EarthTalk® (DiálogoEcológico) es escrito y editado por Roddy Scheer y Doug Moss y es una marca registrada de E - La Revista Ecológica. (www.emagazine.com). Traducción española de Patrice Greanville. Sírvase enviar sus preguntas a: earthtalk@emagazine.com. Suscripción: www.emagazine.com/subscribe. Pida un número gratis: www.emagazine.com/trial.



EarthTalk®
E - The Environmental Magazine

Dear EarthTalk: I’ve seen a lot of warm and fuzzy TV ads, some sponsored by BP Oil, urging me to vacation in the Gulf of Mexico. But are things really “back to normal?”    -- Paul Shea, Dublin, OH
The Gulf of Mexico may be open for business and eager to attract tourists, but it’s still unclear whether or not marine and coastal ecosystems there are healthy two years after BP’s offshore drilling rig exploded 40 miles off the Louisiana coast, eventually releasing 205.8 million gallons of oil into the water column.

Five months after the April 2010 disaster the Obama administration released a detailed recovery plan, calling for spending up to $21 billion—most which would come from BP’s civil penalties—on clean-up and long-term ecosystem restoration. With much of this work—designed to complement the restorative powers of Mother Nature—well underway, some observers are pleased with the results so far.

“The natural recovery is far greater than what anybody hoped when it happened,” says James Morris, a University of South Carolina biologist and a member of the National Research Council committee tasked by Congress to assess the effects of the spill on the Gulf's ecosystem. “The fears of most people—that there would be a catastrophic collapse of the ecosystem in the Gulf—never materialized.”

The fisheries have come back like gangbusters,” Morris reports. “One of the interesting findings was that after the oil spill, bait fish populations collapsed, and predator populations boomed. The reason was that there was no fishing pressure on the top predators because people stopped fishing after the spill. So the predator fish populations rebounded, and they grazed down their prey.”

Not everyone shares such a rosy view. The international environmental group Greenpeace reports: “Throughout the food chain, warning signs are accumulating. Dolphins are sick and dying. Important forage fish are plagued with gill and developmental damage. Deepwater species like snapper have been stricken with lesions and their reefs are losing biodiversity. Coastal communities are struggling with changes to the fisheries they rely upon. Hard-hit oyster reefs aren’t coming back and sport fish like speckled trout have disappeared from some of their traditional haunts.”

Still other observers argue that two years is not enough time to tell whether the region’s ecosystems will be severely damaged long term. “We really don’t know the effects the Deepwater Horizon spill had in the deep sea because we know little about the ecosystem processes there,” reports Gary Cherr, director of UC Davis’ Bodega Marine Laboratory and a lead author on a recently released paper published in the journal Bioscience. Cherr and his fellow researchers, including leading oceanographers, ecotoxicologists, and ecologists, conclude that scientists need more time to study how to contain damage from such accidents, especially given the trend to seek new sources of oil in off-shore regions around the U.S. and beyond.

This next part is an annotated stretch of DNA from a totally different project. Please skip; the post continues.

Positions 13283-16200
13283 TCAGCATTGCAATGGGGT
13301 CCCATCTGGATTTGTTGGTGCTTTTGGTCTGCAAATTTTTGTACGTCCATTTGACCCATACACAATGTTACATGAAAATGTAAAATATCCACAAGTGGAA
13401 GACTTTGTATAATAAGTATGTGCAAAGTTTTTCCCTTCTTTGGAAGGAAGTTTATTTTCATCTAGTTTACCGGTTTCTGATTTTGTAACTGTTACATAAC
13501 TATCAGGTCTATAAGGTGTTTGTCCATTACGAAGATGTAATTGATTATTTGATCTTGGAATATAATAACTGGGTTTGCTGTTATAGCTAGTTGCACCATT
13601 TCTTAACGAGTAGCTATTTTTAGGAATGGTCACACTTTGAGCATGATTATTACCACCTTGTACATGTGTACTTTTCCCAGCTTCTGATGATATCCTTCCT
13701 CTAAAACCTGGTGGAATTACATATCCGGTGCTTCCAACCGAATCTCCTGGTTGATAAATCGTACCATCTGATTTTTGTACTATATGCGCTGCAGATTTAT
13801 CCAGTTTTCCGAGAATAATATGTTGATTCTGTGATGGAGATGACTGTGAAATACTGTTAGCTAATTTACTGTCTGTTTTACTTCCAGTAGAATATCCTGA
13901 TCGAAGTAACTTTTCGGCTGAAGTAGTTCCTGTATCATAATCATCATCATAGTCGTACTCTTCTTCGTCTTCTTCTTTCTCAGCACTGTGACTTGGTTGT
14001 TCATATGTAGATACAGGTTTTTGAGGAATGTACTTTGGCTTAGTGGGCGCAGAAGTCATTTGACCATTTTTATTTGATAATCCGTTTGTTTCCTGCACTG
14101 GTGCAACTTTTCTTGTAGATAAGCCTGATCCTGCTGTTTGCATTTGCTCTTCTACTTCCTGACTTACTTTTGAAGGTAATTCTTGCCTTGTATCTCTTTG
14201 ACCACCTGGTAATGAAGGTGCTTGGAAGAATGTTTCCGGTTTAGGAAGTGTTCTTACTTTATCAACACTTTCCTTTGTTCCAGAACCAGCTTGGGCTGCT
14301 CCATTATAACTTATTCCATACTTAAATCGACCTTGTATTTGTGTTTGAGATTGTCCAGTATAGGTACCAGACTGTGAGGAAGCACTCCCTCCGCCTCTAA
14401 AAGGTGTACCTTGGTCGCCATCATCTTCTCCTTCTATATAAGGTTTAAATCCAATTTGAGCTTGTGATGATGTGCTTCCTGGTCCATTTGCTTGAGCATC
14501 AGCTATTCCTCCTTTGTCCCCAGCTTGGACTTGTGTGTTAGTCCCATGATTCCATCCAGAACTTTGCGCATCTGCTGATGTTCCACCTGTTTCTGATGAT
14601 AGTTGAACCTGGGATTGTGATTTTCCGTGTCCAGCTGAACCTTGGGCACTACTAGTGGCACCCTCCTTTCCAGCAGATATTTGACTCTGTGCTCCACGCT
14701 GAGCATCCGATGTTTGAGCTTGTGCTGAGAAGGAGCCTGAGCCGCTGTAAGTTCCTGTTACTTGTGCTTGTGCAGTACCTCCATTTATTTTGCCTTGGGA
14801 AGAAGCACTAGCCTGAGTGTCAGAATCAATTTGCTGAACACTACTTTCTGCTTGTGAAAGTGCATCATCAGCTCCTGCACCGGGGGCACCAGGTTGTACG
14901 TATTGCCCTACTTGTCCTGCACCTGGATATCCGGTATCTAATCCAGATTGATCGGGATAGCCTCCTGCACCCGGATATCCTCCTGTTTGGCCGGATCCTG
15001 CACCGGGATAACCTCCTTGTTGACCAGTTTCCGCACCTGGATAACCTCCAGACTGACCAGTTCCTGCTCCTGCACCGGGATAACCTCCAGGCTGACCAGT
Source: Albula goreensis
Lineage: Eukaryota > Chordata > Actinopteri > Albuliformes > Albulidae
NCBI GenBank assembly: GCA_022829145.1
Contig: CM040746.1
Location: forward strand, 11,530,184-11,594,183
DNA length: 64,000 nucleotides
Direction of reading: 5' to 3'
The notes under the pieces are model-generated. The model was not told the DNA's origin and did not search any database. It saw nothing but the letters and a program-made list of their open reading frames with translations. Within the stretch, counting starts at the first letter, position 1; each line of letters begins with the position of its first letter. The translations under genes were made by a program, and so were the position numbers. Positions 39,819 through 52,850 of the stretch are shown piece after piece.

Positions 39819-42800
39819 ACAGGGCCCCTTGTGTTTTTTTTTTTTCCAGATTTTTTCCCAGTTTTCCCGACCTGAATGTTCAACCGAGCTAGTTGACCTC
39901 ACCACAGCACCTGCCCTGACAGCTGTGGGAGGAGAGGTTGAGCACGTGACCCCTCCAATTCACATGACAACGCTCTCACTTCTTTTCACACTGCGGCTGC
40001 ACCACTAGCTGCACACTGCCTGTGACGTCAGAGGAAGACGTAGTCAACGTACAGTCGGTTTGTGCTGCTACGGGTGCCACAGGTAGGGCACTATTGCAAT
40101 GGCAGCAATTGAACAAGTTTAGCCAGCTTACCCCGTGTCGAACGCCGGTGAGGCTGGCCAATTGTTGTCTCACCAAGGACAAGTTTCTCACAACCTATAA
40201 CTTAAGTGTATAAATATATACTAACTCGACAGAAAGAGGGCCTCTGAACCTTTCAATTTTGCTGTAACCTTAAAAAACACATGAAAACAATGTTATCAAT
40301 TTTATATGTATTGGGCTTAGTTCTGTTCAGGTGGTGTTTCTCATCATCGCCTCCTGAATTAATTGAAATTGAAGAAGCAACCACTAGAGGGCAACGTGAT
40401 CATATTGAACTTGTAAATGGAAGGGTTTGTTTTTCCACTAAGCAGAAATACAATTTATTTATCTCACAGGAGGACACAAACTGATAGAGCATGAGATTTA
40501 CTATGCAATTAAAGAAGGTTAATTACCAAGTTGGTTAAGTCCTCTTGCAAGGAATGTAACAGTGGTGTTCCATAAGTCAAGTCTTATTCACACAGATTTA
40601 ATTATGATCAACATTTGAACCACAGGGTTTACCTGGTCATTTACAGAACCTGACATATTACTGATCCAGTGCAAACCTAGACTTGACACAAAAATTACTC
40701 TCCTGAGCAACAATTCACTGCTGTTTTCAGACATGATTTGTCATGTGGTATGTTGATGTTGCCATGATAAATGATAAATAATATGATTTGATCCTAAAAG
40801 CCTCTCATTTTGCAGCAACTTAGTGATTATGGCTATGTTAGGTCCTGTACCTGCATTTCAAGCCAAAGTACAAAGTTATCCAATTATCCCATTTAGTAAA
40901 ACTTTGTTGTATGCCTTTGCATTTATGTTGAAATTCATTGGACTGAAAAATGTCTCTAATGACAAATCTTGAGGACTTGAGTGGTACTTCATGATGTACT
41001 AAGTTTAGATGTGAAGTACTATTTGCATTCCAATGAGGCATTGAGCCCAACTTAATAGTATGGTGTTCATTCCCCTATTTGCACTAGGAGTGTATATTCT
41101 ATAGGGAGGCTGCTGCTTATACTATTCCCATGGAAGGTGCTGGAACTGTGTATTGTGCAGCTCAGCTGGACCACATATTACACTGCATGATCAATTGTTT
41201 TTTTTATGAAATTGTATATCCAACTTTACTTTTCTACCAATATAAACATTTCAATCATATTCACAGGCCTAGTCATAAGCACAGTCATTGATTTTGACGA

“The deep sea is not a dead zone. It’s not a desert. There’s a lot of life down there,” adds Cherr. “Unfortunately it’s not until a disaster happens that we try to piece together the impacts. That’s difficult to do when you don’t have a complete—or even partial—understanding of the ecosystem.”

CONTACTS: James Morris, ww2.biol.sc.edu/~morris; Greenpeace, www.greenpeace.org; Bioscience paper, www.aibs.org/bioscience-press-releases/resources/Peterson.pdf.

EarthTalk® is written and edited by Roddy Scheer and Doug Moss and is a registered trademark of E - The Environmental Magazine ( www.emagazine.com). Send questions to: earthtalk@emagazine.com. Subscribe: www.emagazine.com/subscribe. Free Trial Issue: www.emagazine.com/trial.

20 May 2012

There is too much to tell!

So I will sum up.

1) I'm headed to DC as one of the top Blogueras for the first ever LATISM Latina retreat. Monday we head to the White House for a briefing with administration officials to discuss issues concerning Latinas. I'll be sure to report on all the happenings over Twitter and Facebook. I'm not sure if I can live blog from my tablet, but we'll see.

2) I entered the Good Maker competition to speak at the TedxUChicago 2013 gathering. I need your vote! Thankfully you can only vote once, so no need to go back every day.

It's been a whirlwind around here! Hope to catch you up when I return.

17 May 2012

Should Sheryl Sandberg be a Feminist Role Model?

Disclaimer: I began this post in August 2011 and with the flurry of activity that is graduate school, I just now completed this thought. Any datedness is my fault, not the fault of my awesome friends who contributed their voices to this conversation. ~veronica

Photo from The New Yorker profile
One day over the summer I realized that Sheryl Sandberg had taken over my inbox.

I had press releases about her TED talk and her Barnard commencement address, with pleas to blog about them. Then came emails about a profile in The New Yorker. People wanted me to know about her and friends wanted to know what I thought of her. Is she a feminist? Is her advice feminist? Should we be playing her TED talk to every woman and girl? Finally my curiosity took over. I dove into the pool that is Sheryl Sandberg.

And I jumped right back out.